Friday, August 16, 2013

To be or not to be VEGAN

 From my Petaluma post column:

Years ago people were vegetarian, now the trend is moving towards Vegan.  But what exactly is vegan?  This diet choice does not consume any animal product or anything produced by an animal (eggs, milk, cheese) I have even come across some that will not eat honey (produced by bees).  When you hear this you may be quick to think that there is nothing left but lettuce for them to eat.  But truly there are some great menu options out there.

When planning menus for vegan events it is important to consider how to make it a balanced meal.  In a balanced meal you need Carbohydrates, Fats and Proteins.  The first two are easy but protein can be more difficult.  I usually start with it.  Some of my favorite ways to get protein are in beans, nuts and grains.  One of the best grains out there is quinoa. This Peruvian grain contains all of your essential amino acids.  It can be used as a hot dish in a pilaf or is great as a cold grain in a light salad.  Black beans are another one of my favorites.  I feel that along with a balanced meal it is important to feel sated, that full feeling. We make a black bean cake that has a great filling feeling.  Served with a cool avocado salsa is a great main course.

Black Bean Cake Recipe 
2 x 14 oz cans black beans, drained well
2 cloves garlic, ground
1 tsp cumin
Salt and pepper to taste
¼ cup Masa

Place well drained black beans in a mixing bowl, using a potato masher begin mashing and add seasonings.  Do not over mash, it should be chunky and not soupy.  Stir in the masa, which should thicken to be handleable (more masa might be needed for wetter beans).  Form in to patties and chill 30 to 45 minutes.  Finish by sautéing on both sides in canola oil/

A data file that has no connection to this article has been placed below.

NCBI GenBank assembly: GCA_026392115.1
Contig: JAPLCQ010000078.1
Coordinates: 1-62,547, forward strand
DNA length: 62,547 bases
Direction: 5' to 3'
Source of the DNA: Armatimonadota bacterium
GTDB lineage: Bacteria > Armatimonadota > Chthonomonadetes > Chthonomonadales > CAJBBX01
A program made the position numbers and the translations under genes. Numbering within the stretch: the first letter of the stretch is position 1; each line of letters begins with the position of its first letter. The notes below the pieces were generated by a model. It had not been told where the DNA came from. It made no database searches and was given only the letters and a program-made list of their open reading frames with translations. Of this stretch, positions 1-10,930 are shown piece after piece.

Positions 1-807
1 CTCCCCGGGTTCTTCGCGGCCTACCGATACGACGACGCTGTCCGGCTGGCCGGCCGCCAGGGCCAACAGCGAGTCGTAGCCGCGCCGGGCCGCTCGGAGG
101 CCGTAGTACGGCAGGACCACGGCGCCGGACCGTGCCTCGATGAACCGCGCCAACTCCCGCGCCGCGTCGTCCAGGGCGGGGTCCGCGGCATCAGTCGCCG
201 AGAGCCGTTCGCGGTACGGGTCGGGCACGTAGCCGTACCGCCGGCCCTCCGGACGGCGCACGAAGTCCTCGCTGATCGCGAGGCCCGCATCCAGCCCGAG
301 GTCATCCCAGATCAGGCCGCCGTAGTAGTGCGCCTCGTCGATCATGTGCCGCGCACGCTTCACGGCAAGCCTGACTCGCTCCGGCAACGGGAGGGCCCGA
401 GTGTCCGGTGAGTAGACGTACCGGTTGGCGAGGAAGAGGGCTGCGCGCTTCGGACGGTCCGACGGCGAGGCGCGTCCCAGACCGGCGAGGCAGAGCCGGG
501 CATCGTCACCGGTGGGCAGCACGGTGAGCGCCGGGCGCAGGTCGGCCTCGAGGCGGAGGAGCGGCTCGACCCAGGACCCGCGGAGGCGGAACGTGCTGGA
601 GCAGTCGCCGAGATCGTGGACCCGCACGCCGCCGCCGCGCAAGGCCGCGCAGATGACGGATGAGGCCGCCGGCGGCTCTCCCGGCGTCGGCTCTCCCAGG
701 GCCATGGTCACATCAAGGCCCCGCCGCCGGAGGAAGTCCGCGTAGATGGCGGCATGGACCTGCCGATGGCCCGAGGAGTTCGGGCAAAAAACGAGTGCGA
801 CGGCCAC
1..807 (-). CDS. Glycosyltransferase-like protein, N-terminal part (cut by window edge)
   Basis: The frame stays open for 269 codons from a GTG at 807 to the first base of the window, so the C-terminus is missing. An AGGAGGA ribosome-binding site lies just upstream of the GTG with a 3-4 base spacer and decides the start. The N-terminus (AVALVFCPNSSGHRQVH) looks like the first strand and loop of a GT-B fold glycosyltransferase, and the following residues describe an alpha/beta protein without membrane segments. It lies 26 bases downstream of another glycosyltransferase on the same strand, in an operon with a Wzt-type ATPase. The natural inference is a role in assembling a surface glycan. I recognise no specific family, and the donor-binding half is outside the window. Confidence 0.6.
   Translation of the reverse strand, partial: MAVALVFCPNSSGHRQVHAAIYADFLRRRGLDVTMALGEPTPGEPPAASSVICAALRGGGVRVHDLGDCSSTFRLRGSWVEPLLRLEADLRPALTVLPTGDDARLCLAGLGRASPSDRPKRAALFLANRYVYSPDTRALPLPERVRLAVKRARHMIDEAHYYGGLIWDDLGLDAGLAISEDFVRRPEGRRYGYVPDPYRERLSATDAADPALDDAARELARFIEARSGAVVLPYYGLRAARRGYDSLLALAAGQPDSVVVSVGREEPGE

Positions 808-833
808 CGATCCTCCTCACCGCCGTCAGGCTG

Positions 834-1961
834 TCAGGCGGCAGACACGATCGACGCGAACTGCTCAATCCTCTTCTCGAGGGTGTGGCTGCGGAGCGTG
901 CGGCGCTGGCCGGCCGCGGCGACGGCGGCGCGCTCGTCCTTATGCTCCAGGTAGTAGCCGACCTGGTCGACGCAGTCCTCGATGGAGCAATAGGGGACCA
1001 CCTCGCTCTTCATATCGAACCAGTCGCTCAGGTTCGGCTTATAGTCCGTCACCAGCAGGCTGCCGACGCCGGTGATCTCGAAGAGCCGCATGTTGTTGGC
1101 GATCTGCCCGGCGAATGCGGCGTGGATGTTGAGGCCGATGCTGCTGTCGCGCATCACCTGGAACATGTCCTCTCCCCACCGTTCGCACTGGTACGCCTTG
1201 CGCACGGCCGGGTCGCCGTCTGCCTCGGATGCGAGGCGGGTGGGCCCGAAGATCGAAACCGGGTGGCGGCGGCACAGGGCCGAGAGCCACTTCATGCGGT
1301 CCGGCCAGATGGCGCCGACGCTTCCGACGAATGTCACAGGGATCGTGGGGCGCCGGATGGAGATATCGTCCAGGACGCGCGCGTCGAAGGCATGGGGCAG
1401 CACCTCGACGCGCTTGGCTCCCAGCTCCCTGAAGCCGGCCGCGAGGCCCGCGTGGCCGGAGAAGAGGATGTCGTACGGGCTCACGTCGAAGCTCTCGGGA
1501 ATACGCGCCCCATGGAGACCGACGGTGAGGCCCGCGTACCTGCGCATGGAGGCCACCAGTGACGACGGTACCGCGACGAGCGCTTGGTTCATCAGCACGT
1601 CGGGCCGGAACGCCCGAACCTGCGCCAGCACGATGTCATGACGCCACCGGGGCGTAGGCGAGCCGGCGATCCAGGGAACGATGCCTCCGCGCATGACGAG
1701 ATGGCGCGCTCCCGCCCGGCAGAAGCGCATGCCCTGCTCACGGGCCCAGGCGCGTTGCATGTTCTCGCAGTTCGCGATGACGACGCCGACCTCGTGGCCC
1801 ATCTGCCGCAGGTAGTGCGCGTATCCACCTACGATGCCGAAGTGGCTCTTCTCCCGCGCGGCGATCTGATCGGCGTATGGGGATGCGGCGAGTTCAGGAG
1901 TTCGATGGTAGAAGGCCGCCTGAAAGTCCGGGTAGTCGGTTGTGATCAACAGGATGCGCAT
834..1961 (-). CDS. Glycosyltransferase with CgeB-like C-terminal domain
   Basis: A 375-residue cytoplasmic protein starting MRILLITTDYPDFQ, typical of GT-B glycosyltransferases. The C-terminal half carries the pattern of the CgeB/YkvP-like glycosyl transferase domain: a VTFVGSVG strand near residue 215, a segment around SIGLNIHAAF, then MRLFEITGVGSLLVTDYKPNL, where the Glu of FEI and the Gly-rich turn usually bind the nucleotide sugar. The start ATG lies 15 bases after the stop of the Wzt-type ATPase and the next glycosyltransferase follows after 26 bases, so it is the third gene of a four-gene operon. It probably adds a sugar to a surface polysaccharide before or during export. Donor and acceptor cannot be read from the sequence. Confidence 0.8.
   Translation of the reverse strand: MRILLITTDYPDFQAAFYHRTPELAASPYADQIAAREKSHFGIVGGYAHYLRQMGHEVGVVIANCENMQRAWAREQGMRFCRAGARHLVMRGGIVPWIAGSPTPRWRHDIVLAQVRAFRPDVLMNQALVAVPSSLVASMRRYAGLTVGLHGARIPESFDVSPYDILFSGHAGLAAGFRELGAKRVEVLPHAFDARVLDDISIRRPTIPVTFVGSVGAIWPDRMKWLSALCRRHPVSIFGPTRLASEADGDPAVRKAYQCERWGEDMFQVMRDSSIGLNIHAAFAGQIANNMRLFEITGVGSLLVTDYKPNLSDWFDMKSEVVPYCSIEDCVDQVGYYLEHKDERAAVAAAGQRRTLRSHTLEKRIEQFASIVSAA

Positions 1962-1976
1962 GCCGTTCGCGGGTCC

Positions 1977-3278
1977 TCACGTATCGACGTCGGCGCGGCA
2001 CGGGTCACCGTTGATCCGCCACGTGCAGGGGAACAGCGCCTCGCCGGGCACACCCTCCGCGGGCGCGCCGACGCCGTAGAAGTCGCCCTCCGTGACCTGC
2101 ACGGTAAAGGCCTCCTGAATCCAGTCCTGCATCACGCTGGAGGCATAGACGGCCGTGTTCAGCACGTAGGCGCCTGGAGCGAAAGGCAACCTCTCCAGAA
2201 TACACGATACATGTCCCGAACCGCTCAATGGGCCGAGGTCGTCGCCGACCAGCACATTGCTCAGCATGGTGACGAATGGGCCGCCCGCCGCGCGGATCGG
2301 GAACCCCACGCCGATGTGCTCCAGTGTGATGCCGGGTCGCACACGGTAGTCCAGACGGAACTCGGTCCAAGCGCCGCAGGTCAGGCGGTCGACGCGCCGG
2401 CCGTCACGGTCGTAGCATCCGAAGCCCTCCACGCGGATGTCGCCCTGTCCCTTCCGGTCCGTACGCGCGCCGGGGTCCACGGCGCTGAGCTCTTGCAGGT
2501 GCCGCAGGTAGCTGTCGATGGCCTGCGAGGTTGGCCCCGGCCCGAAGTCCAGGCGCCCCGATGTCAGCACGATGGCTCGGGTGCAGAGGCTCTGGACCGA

Avocado Salsa (a chunky guacamole)
1 avocado, medium firm, diced
1 roma tomato, diced
2 Tbl chopped cilantro
½ mango diced
½ lime, juice
Salt and pepper
Combine all ingredients (feel free to add additional items), then chill well.  Serve over warm black bean cakes.

When it comes to carbohydrates you need to think just outside the box.  Pasta contains eggs, mashed potatoes contain milk, mac and cheese- you just can’t go there.  One of our favorites is risotto.  Yes classic risotto contains cheese, but do the cooking method long and slow, and the creaminess comes from the rice and makes a great dish.  Last year we had a wedding and did this green pea risotto that was a total hit.  With a bright green hue from the pea pure and a roasted vegetable stock.  No one will ever know.

Green Pea Risotto

1 cup Arborio rice
½ small onion, diced
3 cloves garlic, diced
½ tsp thyme, dried
1 cup white wine
4 cups vegetable stock, heated  (several good ones are available commercially)
2 Tbl olive oil
1 cup fresh or frozen peas, pureed (a bit extra for garnish)
Salt and pepper to taste

In a heavy bottom pot heat the olive oil on a medium heat, and sauté the onions and garlic till translucent.  Add the Arborio rice and sauté for 3 to 4 minutes until the rice is glossy and well covered.  Begin adding the white wine, stirring gently; when the wine has been absorbed to a wet sand look then add your first cup of stock.  The rice should be simmering and not boiling rapidly.  Each addition of stock should take about 5 minutes.  Continue adding the next 2 cups of stock slowly, stirring continuously.  Test rice for doneness; the kernel should be firm but not crunchy.  If still to firm add the last cup of stock.  Just before serving test for flavor and add pea puree.  Garnish with a few whole peas.

To change your personal recipes to vegan, look if you can substitute olive oil for butter and vegetable stock for chicken or beef.  When making a soup, think of adding beans in place of the meat.  Don’t be afraid of vegan cooking.  Don’t think of it as meatless; think of it as a chance to try a new recipe.

 You can find some more vegan inspiration on Preferred Sonoma Caterers menu page,  And I'm particularly proud of this vegan wedding menu, especially the stuffed squash blossoms!

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